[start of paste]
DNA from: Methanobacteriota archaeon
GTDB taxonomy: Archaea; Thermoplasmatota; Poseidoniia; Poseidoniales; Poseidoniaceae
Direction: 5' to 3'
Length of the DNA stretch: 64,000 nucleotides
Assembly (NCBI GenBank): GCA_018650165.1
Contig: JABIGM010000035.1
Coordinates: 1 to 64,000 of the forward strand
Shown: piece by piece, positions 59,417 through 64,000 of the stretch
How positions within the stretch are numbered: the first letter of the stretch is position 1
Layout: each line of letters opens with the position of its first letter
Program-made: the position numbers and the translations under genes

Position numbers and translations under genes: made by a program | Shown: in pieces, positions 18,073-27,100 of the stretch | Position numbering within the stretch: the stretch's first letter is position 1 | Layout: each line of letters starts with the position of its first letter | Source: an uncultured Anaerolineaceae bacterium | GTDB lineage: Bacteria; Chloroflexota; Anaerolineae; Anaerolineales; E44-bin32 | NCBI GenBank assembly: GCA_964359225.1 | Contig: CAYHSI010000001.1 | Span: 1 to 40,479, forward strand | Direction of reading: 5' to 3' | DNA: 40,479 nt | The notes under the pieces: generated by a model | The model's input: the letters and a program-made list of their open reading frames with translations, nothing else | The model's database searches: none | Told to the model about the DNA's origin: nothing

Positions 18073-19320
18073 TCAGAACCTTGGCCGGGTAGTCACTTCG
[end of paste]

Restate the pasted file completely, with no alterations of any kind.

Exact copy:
DNA from: Methanobacteriota archaeon
GTDB taxonomy: Archaea; Thermoplasmatota; Poseidoniia; Poseidoniales; Poseidoniaceae
Direction: 5' to 3'
Length of the DNA stretch: 64,000 nucleotides
Assembly (NCBI GenBank): GCA_018650165.1
Contig: JABIGM010000035.1
Coordinates: 1 to 64,000 of the forward strand
Shown: piece by piece, positions 59,417 through 64,000 of the stretch
How positions within the stretch are numbered: the first letter of the stretch is position 1
Layout: each line of letters opens with the position of its first letter
Program-made: the position numbers and the translations under genes

Position numbers and translations under genes: made by a program | Shown: in pieces, positions 18,073-27,100 of the stretch | Position numbering within the stretch: the stretch's first letter is position 1 | Layout: each line of letters starts with the position of its first letter | Source: an uncultured Anaerolineaceae bacterium | GTDB lineage: Bacteria; Chloroflexota; Anaerolineae; Anaerolineales; E44-bin32 | NCBI GenBank assembly: GCA_964359225.1 | Contig: CAYHSI010000001.1 | Span: 1 to 40,479, forward strand | Direction of reading: 5' to 3' | DNA: 40,479 nt | The notes under the pieces: generated by a model | The model's input: the letters and a program-made list of their open reading frames with translations, nothing else | The model's database searches: none | Told to the model about the DNA's origin: nothing

Positions 18073-19320
18073 TCAGAACCTTGGCCGGGTAGTCACTTCG